Salers cheese

… requires white wines

Salers cheese is a semi-hard, pressed uncooked cheese which is made in the French county of Cantal and also in parts of the counties of Aveyron, Corrèze, Puy-de-Dôme and Haute Loire. A set of strict specifications defines how Salers cheese must be made. One criteria to claim the name of Salers is that the whole raw milk must be processed immediately upon milking on the farm. The milk cannot be cooled then reheated. Salers cheese can only be made between April 15 and November 15, and requires an obligatory minimum of 90 days of ageing. Ageing can however extend to 24 months or more.

A food and wine pairing with Salers cheese quite clearly requires white wine, but just which white wine depends on the stage of the cheese’s ageing. For example, with a young Salers cheese that is still fairly soft yet already characteristically chewy, a good pairing would be a white wine with slight evolution yet already endowed with full mouthfeel. Here my recommendation goes to the 2012 white Arbois, Le Clos, from La Tour de Curon, made by the Jura winemaker Stéphane Tissot. The vines, planted in 2002, are firmly rooted in limestone scree and give forth elegant Chardonnay that benefits from traditional vinification with fairly long period on wood. The aromatic profile of this wine is anything but Burgundian; it does however unveil superb equilibrium between richness and minerality. The patina of time enhances the development of notes of dried fruit.

Salers cheese loves Fino wines

An alternative from outside of France would be the lovely Fino Classic made by the small Spanish bodega Rey Fernando de Castilla. Fino has to be raised in contact with the veil of flor for at least three years. This Classic Fino remains four-and-a-half years in contact with the veil, enhancing its complexity greatly. This Fino remains easy to drink and stimulating. It stands up to the fatness of the gorgeous Salers cheese and beautifully accompanies the persistency of the flavour.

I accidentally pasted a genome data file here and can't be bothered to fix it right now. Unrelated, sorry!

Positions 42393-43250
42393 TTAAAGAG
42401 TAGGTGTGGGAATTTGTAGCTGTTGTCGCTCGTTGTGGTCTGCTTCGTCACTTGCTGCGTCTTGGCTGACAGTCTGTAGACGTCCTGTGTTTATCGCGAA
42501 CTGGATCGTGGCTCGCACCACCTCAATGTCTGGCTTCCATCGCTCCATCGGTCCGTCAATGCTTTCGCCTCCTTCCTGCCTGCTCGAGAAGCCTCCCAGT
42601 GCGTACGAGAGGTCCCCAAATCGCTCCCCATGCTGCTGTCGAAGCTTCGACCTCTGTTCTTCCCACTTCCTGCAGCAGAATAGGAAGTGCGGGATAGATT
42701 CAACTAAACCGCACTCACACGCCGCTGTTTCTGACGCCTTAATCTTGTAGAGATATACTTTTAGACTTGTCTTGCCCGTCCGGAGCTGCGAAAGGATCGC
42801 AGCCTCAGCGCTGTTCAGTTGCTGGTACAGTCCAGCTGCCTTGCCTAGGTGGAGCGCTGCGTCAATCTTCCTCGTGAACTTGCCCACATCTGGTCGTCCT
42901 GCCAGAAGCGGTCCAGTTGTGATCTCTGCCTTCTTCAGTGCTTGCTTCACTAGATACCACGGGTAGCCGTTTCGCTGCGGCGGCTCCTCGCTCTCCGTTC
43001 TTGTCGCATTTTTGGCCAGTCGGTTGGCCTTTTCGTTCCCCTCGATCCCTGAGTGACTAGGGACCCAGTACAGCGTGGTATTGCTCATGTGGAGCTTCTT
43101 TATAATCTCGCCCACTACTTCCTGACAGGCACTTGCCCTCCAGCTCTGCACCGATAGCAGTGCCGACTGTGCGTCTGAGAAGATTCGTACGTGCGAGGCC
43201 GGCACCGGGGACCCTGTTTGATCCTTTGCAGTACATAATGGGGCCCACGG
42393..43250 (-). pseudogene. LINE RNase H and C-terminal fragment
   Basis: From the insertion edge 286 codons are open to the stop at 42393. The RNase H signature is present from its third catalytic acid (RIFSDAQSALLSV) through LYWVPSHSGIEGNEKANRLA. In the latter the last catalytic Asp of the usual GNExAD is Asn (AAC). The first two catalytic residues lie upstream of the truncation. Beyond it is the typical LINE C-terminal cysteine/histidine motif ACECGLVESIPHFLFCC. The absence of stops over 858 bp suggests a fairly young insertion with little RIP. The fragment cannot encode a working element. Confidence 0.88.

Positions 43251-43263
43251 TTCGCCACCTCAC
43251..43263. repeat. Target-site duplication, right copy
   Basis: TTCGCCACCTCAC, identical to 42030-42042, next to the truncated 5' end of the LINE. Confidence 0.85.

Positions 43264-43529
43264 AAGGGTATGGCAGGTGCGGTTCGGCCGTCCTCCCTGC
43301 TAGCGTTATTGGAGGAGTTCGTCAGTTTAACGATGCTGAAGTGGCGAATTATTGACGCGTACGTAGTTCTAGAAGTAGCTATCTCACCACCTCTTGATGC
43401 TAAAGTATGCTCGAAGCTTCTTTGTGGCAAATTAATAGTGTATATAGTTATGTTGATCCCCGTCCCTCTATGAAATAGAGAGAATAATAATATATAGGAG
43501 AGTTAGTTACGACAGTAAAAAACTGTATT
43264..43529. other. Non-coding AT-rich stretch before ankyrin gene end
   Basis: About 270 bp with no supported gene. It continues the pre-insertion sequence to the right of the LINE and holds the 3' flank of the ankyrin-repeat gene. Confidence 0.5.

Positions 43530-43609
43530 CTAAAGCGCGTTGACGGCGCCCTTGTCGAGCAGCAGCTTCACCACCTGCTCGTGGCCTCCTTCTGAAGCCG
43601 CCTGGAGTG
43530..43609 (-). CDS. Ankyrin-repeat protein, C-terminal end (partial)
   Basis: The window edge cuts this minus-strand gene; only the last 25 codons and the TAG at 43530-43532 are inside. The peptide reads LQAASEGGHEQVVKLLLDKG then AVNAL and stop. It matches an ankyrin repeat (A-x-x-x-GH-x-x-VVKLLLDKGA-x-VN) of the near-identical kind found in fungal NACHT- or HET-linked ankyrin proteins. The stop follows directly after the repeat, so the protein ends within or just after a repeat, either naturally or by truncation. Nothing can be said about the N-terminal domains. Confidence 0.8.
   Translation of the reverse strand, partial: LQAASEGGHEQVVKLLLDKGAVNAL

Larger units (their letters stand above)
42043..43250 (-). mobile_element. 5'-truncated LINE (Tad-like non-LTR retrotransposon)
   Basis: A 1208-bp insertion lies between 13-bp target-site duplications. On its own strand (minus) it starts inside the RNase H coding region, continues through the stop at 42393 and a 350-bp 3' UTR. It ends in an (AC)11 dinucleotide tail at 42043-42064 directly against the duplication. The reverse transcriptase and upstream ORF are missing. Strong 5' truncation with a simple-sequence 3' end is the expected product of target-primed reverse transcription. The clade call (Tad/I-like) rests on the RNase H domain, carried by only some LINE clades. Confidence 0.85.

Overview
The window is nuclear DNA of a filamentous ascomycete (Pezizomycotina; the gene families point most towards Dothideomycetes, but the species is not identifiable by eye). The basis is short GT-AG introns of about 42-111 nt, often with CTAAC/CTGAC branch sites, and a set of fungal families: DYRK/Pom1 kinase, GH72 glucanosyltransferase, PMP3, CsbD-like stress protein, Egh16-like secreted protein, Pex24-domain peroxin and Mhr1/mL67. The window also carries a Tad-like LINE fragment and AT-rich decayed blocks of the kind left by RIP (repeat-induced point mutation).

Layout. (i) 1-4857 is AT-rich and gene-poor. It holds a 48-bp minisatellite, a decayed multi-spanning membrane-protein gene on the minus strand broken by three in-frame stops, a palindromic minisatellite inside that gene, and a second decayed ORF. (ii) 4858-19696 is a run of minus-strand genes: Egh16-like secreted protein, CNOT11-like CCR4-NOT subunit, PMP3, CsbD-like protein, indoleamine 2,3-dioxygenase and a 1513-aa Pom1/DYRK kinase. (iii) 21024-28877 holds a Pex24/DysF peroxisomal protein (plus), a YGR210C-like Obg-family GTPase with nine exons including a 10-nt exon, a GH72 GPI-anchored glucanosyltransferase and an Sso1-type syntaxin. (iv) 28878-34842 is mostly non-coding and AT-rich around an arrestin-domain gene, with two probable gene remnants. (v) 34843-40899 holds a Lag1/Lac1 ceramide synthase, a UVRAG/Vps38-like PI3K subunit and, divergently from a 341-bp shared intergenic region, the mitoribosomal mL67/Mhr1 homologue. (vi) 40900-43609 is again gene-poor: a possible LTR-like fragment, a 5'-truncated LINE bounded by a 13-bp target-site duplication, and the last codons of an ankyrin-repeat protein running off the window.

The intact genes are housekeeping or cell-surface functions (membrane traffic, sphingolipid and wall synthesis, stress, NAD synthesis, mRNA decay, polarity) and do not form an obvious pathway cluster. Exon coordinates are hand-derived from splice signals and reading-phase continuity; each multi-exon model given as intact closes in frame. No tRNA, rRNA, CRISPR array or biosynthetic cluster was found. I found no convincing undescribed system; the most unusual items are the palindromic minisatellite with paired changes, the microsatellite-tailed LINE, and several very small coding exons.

and Arbois

With a Salers that has aged a good long time, like the Salers cheeses you find in Laurent Dubois’ cheese shop in Paris, there is a big difference in terms of taste and persistency. Here you find animal, cellar and forest floor flavours. The wine has to have even stronger personality than with a young Salers cheese. Here I recommend the 2007 Arbois Vin Jaune made by Jean-François Ganevat. The freshness on the palate and the sublime texture of his wine match beautifully with the Salers.

Looking outside of France for an alternative proposal, I again turn to a Fino, but this time I recommend an Amontillado from Bodegas Tradicion. This small Spanish estate produces an Amontillado that ages twelve years under a veil of yeasty flor. The spring promotion differs from the winter one, for the veil loses its thickness with heat and is slightly more oxidative. The wine shows beautiful complexity with notes of green walnut and is unsurpassed with aged Salers cheese. The closer you get to the rind of the cheese, the better the pairing!

In La Revue du vin de France, Sept 2017.

2018-04-25T18:04:58+00:00September 26th, 2017|Wine & Food|